Organic Consumers Association
OCA
Homepage


Police & Monsanto Fail to Intimidate Activist Gathering in St. Louis


Biodevastation 7 farmers take aim at Monsanto
Arrests and weapons allegations spark activists' anger
--------------------

http://www.stltoday.com/stltoday/news/stories.nsf/News/D5F15B72F4715D6A86256
D29001A8019?OpenDocument

Biodevastation 7 farmers take aim at Monsanto
By ALLYCE BESS Post-Dispatch
updated: 05/16/2003 11:43 PM

Canadian farmer Percy Schmeiser holds up a document from Monsanto while
speaking Friday at the Biodevastation 7 conference held at St. Louis
Community College at Forest Park.

(Karen Elshout/P-D)Farmers from the United States, Canada and Ghana gathered
Friday - the first day of Biodevastation 7, a conference held in St. Louis
to protest the upcoming World Agricultural Forum's congress - to discuss the
future of small family farms amid the growth of corporate agriculture.

Two of the farmers, George Naylor of Greene County, Iowa, and president of
the National Family Farm Association, and Percy Schmeiser, a canola grower
in Canada, are involved in legal disputes with Monsanto Co. of Creve Coeur.
Schmeiser, 72, has come to symbolize farmer opposition to genetic
engineering.

Monsanto claims that Schmeiser knowingly replanted the company's patented,
genetically modified canola seeds that were found in his crops. Schmeiser,
however, says he didn't knowingly plant any of the seeds and claims Monsanto
should be barred from patenting life forms or requiring farmers to sign
agreements that prohibit them from planting the seeds they harvest.

While the lower courts have ruled in Monsanto's favor, Canada's highest
court this month said it would hear Schmeiser's appeal.

This time, Schmeiser thinks the outcome will be different. That's because
the Canadian Supreme Court, in a case involving a genetically engineered
mouse that Harvard College patented in several countries, recently ruled
that higher life forms cannot be patented in Canada. He said he hopes that
decision will tip the scales in his favor - and cost Monsanto its Canadian
patents.

A spokeswoman for Monsanto said she could not speculate on the outcome of
the case, but defended the company's position. "The bottom line is that so
far he's lost every court decision to this date," said Shannon Troughton.

Of Schmeiser's contention that Monsanto treats farmers unfairly, Troughton
said: "There are thousands of growers who choose to use Monsanto's
technology in the United States and Canada. They've asked us to make sure
that a minority of growers who attempt to use our technology illegally don't
have an unfair competitive advantage."

Biodevastation 7, meeting at the St. Louis Community College at Forest Park,
is sponsored locally by the Gateway Green Alliance, a group affiliated with
the Green party. Organizers believe their views won't be accurately
represented at the World Agricultural Forum's 2003 World Congress. That
meeting will begin Sunday.

In an interview, Schmeiser, who said he has spent more than $270,000 in
legal costs to battle Monsanto, said he'll use "whatever good years he has
left" to fight Monsanto. He contends that Monsanto's nondisclosure and
technology agreements violate farmers' free speech and what he believes is a
farmer's right to reuse seeds.
-----------------

http://www.stltoday.com/stltoday/news/stories.nsf/News/CA79873CDD7A926886256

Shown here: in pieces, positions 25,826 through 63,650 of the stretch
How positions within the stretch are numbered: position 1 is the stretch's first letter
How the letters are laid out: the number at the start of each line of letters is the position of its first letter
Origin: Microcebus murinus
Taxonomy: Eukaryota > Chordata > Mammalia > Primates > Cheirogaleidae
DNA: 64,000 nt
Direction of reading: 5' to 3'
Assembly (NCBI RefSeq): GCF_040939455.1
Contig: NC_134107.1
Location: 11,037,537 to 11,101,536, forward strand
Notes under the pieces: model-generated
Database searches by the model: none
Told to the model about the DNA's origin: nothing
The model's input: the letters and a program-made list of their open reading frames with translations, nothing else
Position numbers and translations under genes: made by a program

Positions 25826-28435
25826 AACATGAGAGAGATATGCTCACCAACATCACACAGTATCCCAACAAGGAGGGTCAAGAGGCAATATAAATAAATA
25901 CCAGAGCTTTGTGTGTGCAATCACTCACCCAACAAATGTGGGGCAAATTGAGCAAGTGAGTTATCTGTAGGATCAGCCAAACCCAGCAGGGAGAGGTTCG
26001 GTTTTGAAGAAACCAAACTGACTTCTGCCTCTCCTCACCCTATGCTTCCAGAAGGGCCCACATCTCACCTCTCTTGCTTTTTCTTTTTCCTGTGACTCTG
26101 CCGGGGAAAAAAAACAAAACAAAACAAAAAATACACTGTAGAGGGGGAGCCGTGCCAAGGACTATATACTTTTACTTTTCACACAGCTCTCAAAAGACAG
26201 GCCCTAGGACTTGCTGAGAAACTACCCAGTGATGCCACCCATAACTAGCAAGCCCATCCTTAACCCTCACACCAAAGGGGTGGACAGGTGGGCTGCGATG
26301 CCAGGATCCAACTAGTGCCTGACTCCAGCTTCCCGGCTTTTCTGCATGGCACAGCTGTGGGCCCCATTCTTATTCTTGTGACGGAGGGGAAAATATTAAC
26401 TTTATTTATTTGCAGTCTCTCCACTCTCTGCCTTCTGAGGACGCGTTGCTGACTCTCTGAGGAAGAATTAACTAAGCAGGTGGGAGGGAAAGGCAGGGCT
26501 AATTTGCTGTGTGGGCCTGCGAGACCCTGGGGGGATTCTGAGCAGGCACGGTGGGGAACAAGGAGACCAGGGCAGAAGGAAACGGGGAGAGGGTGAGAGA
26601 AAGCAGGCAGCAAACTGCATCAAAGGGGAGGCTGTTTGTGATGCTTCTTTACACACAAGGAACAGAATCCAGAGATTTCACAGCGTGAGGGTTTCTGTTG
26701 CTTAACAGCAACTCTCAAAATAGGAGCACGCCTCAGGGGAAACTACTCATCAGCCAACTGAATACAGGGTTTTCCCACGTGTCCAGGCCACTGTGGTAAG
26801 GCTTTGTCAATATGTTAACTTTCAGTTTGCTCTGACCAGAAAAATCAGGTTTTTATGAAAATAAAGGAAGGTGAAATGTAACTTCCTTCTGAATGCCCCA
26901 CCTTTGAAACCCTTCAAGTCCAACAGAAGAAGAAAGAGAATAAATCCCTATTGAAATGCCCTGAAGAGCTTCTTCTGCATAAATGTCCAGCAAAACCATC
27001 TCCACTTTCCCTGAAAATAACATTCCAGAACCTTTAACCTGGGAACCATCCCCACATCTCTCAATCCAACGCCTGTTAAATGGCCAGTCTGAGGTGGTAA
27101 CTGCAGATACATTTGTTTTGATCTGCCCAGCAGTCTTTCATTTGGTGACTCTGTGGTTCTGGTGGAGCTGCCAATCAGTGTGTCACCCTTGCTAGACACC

D29001A8078?OpenDocument

Arrests and weapons allegations spark activists' anger
By HEATHER RATCLIFFE
AND JEREMY KOHLER Post-Dispatch
updated: 05/16/2003 11:42 PM

St. Louis police search a home Friday in the 3000 block of Cherokee Street.
Police say the raid was to enforce housing laws, but activists who were
staying there said it was to clamp down on protests at the World
Agricultural Forum here this weekend.

(Dawn Majors/P-D)It was good fortune, St. Louis police said, when raids
Friday to enforce housing laws yielded "weapons" like rocks and nails from
homes of some people planning to protest the World Agricultural Forum here
this weekend.

But the activists said it was just an excuse to get in and snoop.

More than a dozen people were arrested - none on weapons violations - and
most remained in jail into Friday night.

"This is political repression. We're being targeted," said Molly Dupre,
glassy-eyed as she emerged on bail from police headquarters after about
seven hours in custody on a charge of occupying a condemned building.

DuPre, 23, of St. Charles, described herself as an anarchist and six weeks
pregnant.

Joe Mokwa, chief of a police department clearly edgy about what the coming
days will bring, told reporters, "We are very concerned. We can certainly
draw conclusions and expectations after we found these items."

Some of those things - a bag of rocks and a bucket of nails - seem fairly
common to a home under rehabilitation, as some of those raided were. But
they appeared more sinister when paired on a display table with a sling
shot, whips and torches.

Similar devices were used as weapons in large-scale demonstrations at
international conferences in Seattle and Washington, D.C., officials said.

These were seized from a condemned building at 3309 Illinois Avenue and a
building at 3022 Cherokee Street. Mokwa said no weapons charges were filed
because nothing could be linked to specific people.

Police said neighbors' complaints spurred the raids; names of those
complaining were not revealed. The building on Illinois had been condemned.

"The timing is coincidental because these people just got here," Mokwa said.
"We have an obligation to investigate complaints. We are not going to allow
people to reside in abandoned buildings."

Activists said police circled the buildings for days, questioning anyone on
foot or bicycle.

"It's definitely systematic harassment of protesters," said Art Friedrich,
who lives at 3022 Cherokee.

Fifteen people arrested at the home on Illinois were cited for a city
ordinance violation of occupying a condemned building, Mokwa said. It had no
occupancy permit, according to building inspectors.